Furthermore, the rotational independence of the anchor bands 46 allows the anchor bands 46 to rotate about the wearer's leg without affecting the position of the central band 20 or the position of the buttress 38. Thus, as the wearer moves about, any twisting of the anchor bands 46 will not undermine the patellar support provided by the buttress 38.
Integrating the anchor bands 46 with the central band 20 creates a sleeve 12 that is easy to apply to the wearer's leg. The wearer just grasps the sleeve 12 and pulls it up over his or her knee, as described above. The brace 10 is thus far less cumbersome than the brace disclosed in U.S. Pat. No. 5,873,848 to Fulkerson, which is described above.
The buttress 102, illustrated in
Advantageously, the buttress 102 can be removed and resecured to the inner surface 110. Thus, the buttress 102 can be oriented in whatever fashion is best suited to meet the patellar support needs of a particular patient. Furthermore, a buttress 102 having a particular thickness can be readily exchanged for one of a multitude of other buttresses 102 having different thicknesses. The buttress 102 could also be exchanged for a buttress 102 having a variable, or tapering, thickness. Thus, a manufacturer can produce one brace 100 (in varying sizes, of course) to treat a wide variety of patients, rather than having to produce specially designed braces to treat various forms of patellar subluxation.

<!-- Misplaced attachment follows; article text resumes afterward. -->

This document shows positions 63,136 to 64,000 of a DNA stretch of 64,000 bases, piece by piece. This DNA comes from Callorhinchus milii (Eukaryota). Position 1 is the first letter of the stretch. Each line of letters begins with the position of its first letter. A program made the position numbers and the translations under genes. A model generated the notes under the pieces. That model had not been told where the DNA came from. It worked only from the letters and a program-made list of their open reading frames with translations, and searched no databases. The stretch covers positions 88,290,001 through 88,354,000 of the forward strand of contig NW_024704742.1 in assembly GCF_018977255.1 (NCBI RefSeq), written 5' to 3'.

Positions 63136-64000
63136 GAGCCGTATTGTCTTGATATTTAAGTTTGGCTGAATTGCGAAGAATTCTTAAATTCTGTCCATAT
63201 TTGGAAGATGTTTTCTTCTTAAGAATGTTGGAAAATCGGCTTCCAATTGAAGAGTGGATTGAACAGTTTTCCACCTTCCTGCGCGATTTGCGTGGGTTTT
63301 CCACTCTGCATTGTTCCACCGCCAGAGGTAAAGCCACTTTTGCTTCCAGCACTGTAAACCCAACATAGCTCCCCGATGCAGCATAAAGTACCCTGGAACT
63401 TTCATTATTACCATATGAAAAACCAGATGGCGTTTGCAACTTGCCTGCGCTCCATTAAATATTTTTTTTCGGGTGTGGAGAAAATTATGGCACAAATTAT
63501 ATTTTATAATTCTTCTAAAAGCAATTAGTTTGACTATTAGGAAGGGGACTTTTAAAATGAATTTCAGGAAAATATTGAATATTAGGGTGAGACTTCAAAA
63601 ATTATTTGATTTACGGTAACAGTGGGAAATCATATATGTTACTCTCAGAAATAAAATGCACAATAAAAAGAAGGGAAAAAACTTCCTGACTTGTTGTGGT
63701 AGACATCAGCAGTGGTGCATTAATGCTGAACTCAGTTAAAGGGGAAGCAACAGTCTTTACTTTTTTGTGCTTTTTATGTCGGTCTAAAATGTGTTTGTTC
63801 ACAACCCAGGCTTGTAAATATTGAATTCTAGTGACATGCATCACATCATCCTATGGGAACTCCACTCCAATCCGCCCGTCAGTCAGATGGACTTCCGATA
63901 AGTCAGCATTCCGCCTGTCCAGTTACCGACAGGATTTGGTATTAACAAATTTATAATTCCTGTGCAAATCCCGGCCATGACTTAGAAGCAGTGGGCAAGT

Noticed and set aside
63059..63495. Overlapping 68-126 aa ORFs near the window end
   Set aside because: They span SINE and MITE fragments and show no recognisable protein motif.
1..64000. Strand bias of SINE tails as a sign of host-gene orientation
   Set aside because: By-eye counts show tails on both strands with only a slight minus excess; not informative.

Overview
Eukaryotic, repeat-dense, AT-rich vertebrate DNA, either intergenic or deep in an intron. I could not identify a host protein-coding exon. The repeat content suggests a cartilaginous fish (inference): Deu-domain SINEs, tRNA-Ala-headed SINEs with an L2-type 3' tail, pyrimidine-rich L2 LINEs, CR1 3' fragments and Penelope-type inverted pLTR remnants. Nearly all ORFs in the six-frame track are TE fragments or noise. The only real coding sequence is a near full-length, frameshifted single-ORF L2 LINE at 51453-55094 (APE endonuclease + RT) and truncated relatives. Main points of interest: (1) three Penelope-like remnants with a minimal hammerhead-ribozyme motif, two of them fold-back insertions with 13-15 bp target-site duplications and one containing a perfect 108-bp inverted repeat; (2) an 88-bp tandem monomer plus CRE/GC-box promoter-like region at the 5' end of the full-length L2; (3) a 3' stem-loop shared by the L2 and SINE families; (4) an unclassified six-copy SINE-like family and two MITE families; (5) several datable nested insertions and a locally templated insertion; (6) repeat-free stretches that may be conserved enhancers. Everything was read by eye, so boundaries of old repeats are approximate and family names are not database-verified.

Advantageously, the buttress 102 abuts the wearer's patella directly, rather than through the panel 110 material. Preferably, the buttress 102 includes a right-angled edge 112 (
The above presents a description of the best mode contemplated for carrying out the present patellofemoral brace, and of the manner and process of making and using it, in such full, clear, concise, and exact terms as to enable any person skilled in the art to which it pertains to make and use this patellofemoral brace. This patellofemoral brace is, however, susceptible to modifications and alternate constructions from that discussed above that are fully equivalent. Consequently, this patellofemoral brace is not limited to the particular embodiments disclosed. On the contrary, this patellofemoral brace covers all modifications and alternate constructions coming within the spirit and scope of the patellofemoral brace as generally expressed by the following claims, which particularly point out and distinctly claim the subject matter of the patellofemoral brace.